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The [Wednesday] Papers

"The editorial staff of Gawker Media, which voted to unionize with the Writers Guild of America East last summer, has approved its first union contract. The vote was 88-2," Gawker reports.

"Ninety of the 99 current members of the bargaining unit cast a vote. The full contract, which will be in effect for three years, can be found here. A number of other digital media organizations are currently negotiating their first union contracts as well."

Now would be a good time for Tribune Publishing newsrooms to get with the times and unionize.

After all, says Gawker, "If we can do it so can you."


"The dual publisher-editor role is being billed by Tribune Publishing as a 'content-first' initiative aimed at creating 'the largest global audience on all mediums,' according to the company," the Tribune reports. "It also straddles the line between business and journalism, a shift that Dold, a longtime journalist who most recently served as Tribune's editorial page editor, said is already taking place."

It doesn't straddle the line in the least - it crosses it. Making a newspaper's editor the publisher is a method owners have used to abolish the separation of church and state that is supposed to protect the integrity of the newsroom's journalism; reporters and editors now report to the publisher, who also happens to edit the newspaper. We all know what that's about.

"The editor at the Tribune before I came in had been involved in business initiatives," Dold said. "I served with a number of publishers here, including Tony Hunter, and every one of them understood how important our journalism was and how important it was to protect the integrity of that. So that doesn't change at all, whatever the titles are."

Perhaps, but Michael Ferro clearly does not understand how important it is to protect a newsroom's integrity.

Unasked of Dold: Does it trouble you that Michael Ferro dipped into the Sun-Times newsroom when he was the principal owner there and meddled with the paper's political coverage to an extent that highly respected veteran reporter Dave McKinney chose to leave? Does it bother you that veteran Capitol Fax publisher and syndicated political columnist Rich Miller "was dismissed by the Sun-Times after penning a column critical of Mr. Rauner?" Does it concern you that "Ferro ha[d] been exerting pressure on editors regarding coverage of Rauner?"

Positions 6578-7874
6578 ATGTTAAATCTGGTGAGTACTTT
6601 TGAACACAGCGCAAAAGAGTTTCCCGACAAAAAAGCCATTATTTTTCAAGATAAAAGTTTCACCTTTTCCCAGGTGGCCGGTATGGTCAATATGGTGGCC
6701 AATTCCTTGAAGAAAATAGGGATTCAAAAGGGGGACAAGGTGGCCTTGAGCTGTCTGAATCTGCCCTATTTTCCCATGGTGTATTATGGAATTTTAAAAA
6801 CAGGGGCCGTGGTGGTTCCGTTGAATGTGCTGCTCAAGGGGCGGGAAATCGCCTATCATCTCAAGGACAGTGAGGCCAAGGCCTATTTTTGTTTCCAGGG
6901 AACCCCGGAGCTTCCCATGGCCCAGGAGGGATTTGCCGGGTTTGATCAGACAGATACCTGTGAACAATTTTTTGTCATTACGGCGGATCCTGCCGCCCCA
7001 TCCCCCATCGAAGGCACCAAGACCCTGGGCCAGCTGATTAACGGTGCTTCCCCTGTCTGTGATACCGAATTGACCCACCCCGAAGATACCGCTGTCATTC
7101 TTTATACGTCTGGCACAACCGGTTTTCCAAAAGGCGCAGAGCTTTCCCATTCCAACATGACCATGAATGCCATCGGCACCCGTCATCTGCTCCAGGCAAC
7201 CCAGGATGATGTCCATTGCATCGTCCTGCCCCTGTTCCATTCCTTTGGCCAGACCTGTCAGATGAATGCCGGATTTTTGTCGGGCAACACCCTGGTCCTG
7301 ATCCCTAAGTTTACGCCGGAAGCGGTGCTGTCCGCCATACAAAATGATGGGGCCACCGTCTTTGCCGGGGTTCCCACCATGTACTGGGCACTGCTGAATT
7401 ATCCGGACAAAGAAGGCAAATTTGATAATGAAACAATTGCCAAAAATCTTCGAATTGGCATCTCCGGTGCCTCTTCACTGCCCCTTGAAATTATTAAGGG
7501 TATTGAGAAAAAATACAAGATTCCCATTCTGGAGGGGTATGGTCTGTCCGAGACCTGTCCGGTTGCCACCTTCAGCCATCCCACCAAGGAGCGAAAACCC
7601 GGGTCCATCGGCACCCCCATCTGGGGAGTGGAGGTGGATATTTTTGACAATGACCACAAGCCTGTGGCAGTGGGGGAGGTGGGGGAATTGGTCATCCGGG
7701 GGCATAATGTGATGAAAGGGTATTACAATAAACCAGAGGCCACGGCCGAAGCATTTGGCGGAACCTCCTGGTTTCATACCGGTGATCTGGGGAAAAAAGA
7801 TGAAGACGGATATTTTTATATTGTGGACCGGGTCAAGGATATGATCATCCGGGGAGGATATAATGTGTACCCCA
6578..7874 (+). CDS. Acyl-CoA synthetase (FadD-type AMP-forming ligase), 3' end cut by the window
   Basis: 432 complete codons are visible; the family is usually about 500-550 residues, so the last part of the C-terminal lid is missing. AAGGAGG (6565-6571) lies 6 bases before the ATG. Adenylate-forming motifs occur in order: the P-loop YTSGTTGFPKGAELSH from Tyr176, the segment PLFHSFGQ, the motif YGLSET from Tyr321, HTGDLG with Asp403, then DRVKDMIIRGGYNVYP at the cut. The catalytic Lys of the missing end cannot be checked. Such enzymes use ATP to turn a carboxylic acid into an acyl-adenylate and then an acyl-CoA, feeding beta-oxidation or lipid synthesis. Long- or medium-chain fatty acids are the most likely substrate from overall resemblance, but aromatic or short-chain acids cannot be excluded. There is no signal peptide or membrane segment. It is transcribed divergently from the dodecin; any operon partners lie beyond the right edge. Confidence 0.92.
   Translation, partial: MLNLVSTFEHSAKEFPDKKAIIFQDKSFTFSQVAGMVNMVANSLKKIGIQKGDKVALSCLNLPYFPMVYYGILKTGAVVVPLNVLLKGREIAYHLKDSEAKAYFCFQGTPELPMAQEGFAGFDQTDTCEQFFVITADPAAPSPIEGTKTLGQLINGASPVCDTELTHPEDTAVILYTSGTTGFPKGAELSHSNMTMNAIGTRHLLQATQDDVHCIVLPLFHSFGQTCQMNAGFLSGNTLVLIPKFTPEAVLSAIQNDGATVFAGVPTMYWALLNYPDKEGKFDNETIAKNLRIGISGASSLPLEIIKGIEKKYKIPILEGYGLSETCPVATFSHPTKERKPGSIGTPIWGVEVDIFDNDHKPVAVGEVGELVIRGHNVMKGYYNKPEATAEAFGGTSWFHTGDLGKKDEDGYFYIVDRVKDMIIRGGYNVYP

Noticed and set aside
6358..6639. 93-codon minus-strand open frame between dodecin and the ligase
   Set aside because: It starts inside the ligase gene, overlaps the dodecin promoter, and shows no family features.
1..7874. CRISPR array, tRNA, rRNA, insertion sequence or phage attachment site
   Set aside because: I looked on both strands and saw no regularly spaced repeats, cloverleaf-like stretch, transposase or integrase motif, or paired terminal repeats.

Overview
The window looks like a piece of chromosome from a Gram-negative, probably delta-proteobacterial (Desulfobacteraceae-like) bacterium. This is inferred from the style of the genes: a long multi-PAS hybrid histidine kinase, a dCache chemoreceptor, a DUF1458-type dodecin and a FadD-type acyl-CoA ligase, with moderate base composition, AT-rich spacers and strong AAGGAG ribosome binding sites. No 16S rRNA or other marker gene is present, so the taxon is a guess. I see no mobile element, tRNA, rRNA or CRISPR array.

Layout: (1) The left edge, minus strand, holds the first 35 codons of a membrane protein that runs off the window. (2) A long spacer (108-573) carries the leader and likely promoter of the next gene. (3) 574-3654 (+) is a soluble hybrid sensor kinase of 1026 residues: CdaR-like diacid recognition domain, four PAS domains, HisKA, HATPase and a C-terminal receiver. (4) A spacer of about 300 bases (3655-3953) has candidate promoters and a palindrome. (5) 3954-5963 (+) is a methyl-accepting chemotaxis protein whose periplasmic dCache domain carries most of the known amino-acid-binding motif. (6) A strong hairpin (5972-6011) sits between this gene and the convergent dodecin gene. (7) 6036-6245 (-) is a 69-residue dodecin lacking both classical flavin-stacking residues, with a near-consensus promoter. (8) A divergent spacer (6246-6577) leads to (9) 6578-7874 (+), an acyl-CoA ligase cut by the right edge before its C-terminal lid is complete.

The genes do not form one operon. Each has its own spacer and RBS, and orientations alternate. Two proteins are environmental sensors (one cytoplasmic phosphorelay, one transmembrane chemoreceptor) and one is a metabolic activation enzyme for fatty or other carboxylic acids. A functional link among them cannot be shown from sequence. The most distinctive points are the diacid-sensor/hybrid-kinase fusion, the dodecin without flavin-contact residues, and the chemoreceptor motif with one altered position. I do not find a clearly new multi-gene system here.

These are the questions of Dold that have to be asked. Did you raise these issues with Ferro before you accepted the editor/publisher job? Did you receive assurances that he wouldn't interfere with the newsroom?

My guess is that Dold took the money and the power and ran.


Dold's assurances that integrity would remain intact comes just two days after longtime industry analyst Ken Doctor reported for Politico this:

While old-fashioned investigative journalism took center stage in Los Angeles at the Oscars Sunday evening, hometown reporters for the L.A. Times found themselves scrambling to cover the event.

The Times had been allocated six passes for entry to the Dolby Theater - essential access to tell the story of the night by the big broadsheet located in America's entertainment capital - but until the last minute not one of them was allocated to a reporter.

According to several sources in and around the Times, the passes went to the Tribune Publishing's new brass. Tribune Publishing Chairman Michael Ferro and CEO Justin Dearborn reportedly used the passes, each along with a guest.

The last two were earmarked for publisher Tim Ryan, who was persuaded to do the right thing and gave up his seats after receiving a flabbergasted e-mail from the Times' film desk.

Those tickets - in the cheaper, mezzanine seats - allowed Times reporters Amy Kaufman and Steve Zeitchik into the theater to do their reporting.

That's not even the best part. This is:

Times editor Davan Maharaj, who spent part of Monday putting out the fires sparked by the incident, didn't respond to an e-mail requesting comment; he had told staffers that he was concerned that news of the Oscar ticket flap would make its way into the press.

Maharaj also just added the role of publisher to his job as editor of the Times.


In fact, "As part of the companywide restructuring, editors will assume editor-publisher roles at eight other Tribune papers, including Jeff Light at the San Diego Union-Tribune."

The editor/publisher gambit is well-known at small papers - and is generally perceived in the industry as a small-paper kind of thing to do to make sure editors are on board with advertisers. Ferro did the same thing at the Sun-Times, making Jim Kirk the editor/publisher. The Tribune's newspapers further degrade their brand with this kind of amateur positioning.

(Reading the Times article on Maharaj is a real kick if you know that Maharaj is widely viewed in the newsroom as a flunky - which was also how Dold predecessor Gerry Kern was seen in many quarters from the get-go when he was installed as editor by Sam Zell and Randy Michaels, which is something to keep in mind when Dold cites the previous editor's involvement in business initiatives.)


Meanwhile, Ferro has announced that he will put his stake in the Sun-Times into a charitable trust - two words not usually associated with Ferro.


Eddie Einhorn's Anti-Veeckian Legacy
He took everything done by the most popular owner in Chicago sports and did the opposite. In The White Sox Report.

Terracotta Warriors
"A life-size army of painted clay soldiers buried to guard an emperor's tomb" - now at the Field!


A sampling.









The Beachwood Tip Line: Make editors great again.


Posted on March 2, 2016

MUSIC - Chief Keef Changed The Industry.
TV - Vizio's Best Product Is You.
POLITICS - UIC: Soda Taxes Work.
SPORTS - More McCaskey Malpractice.

BOOKS - All About Poop.


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